Mums everywhere could be about to change the way they give birth - thanks to the Duchess of Cambridge
If the Duchess of Cambridge was seen strolling down Kensington High Street in an inflatable sumo suit, it's not out of the question that sumo suits everywhere would sell out - within minutes.
Such is the power of the now-famous 'Kate effect.'
We saw it for the first time back in 2011 when her engagement to Prince William was announced at St James' palace, and the navy Issa dress she wore flew off the shelves.
We've seen it over and over again in the six years which have followed. Even the clothes she puts George and Charlotte in see a huge surge in popularity.
The Duchess' influence, however, goes far beyond clothes.
Following the announcement the Cambridges are expecting their third child, the 'Kate effect' now apparently encompasses how women could be choosing to give birth.< /p>
It's said that enquiries into home births have increased, following reports suggesting the Duchess of Cambridge plans to give birth to her third child at Kensington Palace.
Private Midwives, which is the UK's largest private provider of home birth services, says it has seen a whopping 44 per cent rise in enquires since the happy news was announced.
According to the Daily Mail , Kate had wanted a home birth when pregnant with Charlotte, but eventually decided against it, on the grounds of medical advice.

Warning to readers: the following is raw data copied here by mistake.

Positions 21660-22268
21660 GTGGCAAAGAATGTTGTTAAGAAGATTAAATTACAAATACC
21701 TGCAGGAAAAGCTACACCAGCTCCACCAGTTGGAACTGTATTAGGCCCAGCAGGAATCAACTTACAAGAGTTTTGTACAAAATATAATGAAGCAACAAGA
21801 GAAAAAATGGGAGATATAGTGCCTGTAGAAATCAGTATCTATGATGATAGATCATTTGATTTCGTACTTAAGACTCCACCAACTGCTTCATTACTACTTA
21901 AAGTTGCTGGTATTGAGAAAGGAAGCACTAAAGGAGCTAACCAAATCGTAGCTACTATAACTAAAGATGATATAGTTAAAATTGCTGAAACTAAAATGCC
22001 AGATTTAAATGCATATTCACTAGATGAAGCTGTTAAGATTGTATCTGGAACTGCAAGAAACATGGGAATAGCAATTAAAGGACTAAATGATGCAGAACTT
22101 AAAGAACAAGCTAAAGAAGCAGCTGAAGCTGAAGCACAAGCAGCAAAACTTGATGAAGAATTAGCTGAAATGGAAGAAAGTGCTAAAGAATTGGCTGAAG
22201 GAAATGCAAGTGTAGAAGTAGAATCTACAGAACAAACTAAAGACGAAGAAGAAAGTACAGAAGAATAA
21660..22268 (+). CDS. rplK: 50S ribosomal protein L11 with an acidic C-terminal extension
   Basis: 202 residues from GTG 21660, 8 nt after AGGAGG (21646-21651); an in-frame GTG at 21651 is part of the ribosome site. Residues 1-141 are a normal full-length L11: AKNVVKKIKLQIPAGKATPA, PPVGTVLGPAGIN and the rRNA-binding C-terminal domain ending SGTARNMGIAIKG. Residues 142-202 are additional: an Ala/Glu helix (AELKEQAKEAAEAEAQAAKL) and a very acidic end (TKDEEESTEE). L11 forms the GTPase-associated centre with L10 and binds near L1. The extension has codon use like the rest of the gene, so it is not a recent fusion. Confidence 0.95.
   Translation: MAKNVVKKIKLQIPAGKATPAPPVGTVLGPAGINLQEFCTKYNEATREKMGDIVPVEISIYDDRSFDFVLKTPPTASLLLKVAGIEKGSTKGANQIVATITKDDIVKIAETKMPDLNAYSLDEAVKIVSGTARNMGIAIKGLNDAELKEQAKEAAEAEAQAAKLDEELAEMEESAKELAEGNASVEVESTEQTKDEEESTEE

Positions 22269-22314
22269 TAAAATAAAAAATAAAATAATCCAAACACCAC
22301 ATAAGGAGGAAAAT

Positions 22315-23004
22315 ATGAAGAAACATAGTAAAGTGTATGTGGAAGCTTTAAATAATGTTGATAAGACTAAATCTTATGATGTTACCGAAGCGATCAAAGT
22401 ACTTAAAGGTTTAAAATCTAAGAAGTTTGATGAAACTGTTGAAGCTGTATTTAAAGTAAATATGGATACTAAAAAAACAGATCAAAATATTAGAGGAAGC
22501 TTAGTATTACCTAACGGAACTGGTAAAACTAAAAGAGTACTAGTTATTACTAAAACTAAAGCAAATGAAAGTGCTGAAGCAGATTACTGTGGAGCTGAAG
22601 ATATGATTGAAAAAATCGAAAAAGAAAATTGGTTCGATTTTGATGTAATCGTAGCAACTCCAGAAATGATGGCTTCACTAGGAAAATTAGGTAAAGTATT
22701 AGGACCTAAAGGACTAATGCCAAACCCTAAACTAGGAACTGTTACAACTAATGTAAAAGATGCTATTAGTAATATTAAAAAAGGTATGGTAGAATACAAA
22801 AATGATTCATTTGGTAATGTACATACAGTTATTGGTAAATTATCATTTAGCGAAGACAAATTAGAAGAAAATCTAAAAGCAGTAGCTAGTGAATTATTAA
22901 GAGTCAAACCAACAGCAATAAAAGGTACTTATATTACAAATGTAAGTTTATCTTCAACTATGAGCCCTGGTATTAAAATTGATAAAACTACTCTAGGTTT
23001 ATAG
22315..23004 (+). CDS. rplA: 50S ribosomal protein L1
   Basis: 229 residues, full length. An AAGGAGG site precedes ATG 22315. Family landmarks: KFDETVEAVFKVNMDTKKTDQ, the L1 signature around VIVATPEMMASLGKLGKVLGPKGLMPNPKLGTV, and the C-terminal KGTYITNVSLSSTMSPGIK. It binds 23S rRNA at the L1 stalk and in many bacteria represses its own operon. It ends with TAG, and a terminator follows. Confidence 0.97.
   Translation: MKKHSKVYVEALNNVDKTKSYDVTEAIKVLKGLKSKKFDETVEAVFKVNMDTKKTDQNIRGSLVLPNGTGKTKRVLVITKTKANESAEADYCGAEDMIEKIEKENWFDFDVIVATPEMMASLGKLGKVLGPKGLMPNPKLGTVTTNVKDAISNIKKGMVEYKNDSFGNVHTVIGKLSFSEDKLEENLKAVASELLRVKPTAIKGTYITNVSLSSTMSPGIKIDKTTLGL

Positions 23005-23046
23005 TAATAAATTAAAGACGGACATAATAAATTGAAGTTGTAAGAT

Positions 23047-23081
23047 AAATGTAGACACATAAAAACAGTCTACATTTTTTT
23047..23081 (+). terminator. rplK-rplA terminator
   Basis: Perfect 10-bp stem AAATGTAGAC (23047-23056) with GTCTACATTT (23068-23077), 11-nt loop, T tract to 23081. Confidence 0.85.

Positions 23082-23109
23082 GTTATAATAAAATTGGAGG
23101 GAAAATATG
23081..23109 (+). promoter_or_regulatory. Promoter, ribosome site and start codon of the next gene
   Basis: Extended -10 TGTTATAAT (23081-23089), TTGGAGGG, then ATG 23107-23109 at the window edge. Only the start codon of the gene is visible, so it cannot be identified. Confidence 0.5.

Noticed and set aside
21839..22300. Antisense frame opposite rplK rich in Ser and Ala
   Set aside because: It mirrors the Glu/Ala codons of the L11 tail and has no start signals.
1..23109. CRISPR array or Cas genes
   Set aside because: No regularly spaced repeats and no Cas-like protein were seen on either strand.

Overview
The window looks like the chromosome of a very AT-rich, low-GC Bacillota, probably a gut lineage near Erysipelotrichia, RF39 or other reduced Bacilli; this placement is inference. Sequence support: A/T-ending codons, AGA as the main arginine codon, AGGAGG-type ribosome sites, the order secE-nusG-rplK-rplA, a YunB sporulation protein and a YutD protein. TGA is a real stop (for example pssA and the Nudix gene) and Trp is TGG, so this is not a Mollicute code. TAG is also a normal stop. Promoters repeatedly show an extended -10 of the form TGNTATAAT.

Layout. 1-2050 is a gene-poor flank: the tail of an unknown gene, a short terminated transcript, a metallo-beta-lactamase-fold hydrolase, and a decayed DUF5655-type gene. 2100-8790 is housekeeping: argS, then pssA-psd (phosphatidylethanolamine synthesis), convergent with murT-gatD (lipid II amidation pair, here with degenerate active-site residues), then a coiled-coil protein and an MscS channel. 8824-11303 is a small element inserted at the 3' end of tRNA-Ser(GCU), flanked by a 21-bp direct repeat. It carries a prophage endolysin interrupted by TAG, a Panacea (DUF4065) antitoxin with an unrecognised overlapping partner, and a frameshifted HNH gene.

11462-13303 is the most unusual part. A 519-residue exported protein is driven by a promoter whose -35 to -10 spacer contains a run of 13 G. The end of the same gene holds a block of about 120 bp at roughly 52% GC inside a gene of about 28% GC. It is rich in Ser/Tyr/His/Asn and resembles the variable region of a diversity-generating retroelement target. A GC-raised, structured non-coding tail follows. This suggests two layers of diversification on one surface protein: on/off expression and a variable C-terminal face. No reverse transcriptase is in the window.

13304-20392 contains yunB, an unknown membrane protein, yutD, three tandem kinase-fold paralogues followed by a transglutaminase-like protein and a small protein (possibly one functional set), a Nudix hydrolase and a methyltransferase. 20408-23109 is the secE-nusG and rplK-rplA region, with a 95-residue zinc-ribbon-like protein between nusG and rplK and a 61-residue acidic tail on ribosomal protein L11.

Now, this time round, they report, it's once again on the table.
Of course, there's been no word from Kensington Palace on the Duchess' birth plan. But even the speculation has proved enough to cause a spike in enquirie s.
Linda Bryceland, director of midwifery, quality and safety at the company, said:
"We've seen a definite rise in interest surrounding home births [since reports about the Duchess].
With many of the services she and other A-listers utilise becoming more readily accessible and affordable, we're seeing expectant mothers being presented with more and more options.
"As well as a rise in awareness, there is also an increase in professional career-driven women who, in the current economic climate, do not want to take time off work for antenatal appointments.
Their partners also frequently struggle to get time off to attend antenatal appointments."Source: Google News